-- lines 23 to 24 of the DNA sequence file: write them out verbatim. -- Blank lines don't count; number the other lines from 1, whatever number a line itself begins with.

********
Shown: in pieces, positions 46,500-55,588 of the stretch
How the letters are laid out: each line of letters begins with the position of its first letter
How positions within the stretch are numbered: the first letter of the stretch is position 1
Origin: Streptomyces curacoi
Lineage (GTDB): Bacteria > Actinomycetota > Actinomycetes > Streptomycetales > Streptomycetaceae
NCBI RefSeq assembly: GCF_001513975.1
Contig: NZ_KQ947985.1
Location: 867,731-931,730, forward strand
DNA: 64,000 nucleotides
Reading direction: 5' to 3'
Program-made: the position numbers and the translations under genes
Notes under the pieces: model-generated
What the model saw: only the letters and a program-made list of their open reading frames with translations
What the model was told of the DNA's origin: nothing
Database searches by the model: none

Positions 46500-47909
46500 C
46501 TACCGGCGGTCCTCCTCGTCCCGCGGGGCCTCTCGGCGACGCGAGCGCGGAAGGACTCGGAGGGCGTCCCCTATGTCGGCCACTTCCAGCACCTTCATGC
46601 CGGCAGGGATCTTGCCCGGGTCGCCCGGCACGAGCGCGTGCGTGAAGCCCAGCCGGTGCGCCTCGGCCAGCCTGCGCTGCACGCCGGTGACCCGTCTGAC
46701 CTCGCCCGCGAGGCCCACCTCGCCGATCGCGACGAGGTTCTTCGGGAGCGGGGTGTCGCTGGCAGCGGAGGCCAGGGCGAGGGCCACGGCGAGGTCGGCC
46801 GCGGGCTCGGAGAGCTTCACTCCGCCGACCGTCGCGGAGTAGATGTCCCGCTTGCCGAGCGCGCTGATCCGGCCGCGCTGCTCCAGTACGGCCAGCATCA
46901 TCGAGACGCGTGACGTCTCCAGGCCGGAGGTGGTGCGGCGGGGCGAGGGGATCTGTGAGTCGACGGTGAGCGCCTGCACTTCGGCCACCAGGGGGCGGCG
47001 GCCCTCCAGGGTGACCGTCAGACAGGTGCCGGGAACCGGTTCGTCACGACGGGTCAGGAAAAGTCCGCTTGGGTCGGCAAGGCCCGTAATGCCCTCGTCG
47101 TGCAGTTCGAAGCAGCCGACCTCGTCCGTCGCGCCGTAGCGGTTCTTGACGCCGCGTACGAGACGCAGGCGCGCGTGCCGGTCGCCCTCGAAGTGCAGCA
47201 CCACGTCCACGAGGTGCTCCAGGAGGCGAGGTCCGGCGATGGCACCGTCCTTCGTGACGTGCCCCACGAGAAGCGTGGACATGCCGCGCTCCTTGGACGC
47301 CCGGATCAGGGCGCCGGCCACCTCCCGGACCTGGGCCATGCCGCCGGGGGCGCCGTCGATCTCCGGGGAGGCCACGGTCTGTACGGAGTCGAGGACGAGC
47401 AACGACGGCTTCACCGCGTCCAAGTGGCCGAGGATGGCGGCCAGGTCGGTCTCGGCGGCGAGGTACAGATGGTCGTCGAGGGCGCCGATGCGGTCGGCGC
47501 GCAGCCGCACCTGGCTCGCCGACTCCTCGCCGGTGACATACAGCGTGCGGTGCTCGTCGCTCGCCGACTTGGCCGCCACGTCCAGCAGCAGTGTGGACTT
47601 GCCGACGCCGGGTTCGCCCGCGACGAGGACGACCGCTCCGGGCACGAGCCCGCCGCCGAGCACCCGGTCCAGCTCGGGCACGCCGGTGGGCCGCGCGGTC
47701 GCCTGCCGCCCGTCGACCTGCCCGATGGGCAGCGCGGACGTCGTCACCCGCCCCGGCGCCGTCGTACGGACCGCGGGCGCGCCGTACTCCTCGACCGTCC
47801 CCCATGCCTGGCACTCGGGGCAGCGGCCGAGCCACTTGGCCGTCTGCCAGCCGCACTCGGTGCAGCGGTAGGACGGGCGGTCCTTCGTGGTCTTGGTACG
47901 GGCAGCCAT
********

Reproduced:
47001 GCCCTCCAGGGTGACCGTCAGACAGGTGCCGGGAACCGGTTCGTCACGACGGGTCAGGAAAAGTCCGCTTGGGTCGGCAAGGCCCGTAATGCCCTCGTCG
47101 TGCAGTTCGAAGCAGCCGACCTCGTCCGTCGCGCCGTAGCGGTTCTTGACGCCGCGTACGAGACGCAGGCGCGCGTGCCGGTCGCCCTCGAAGTGCAGCA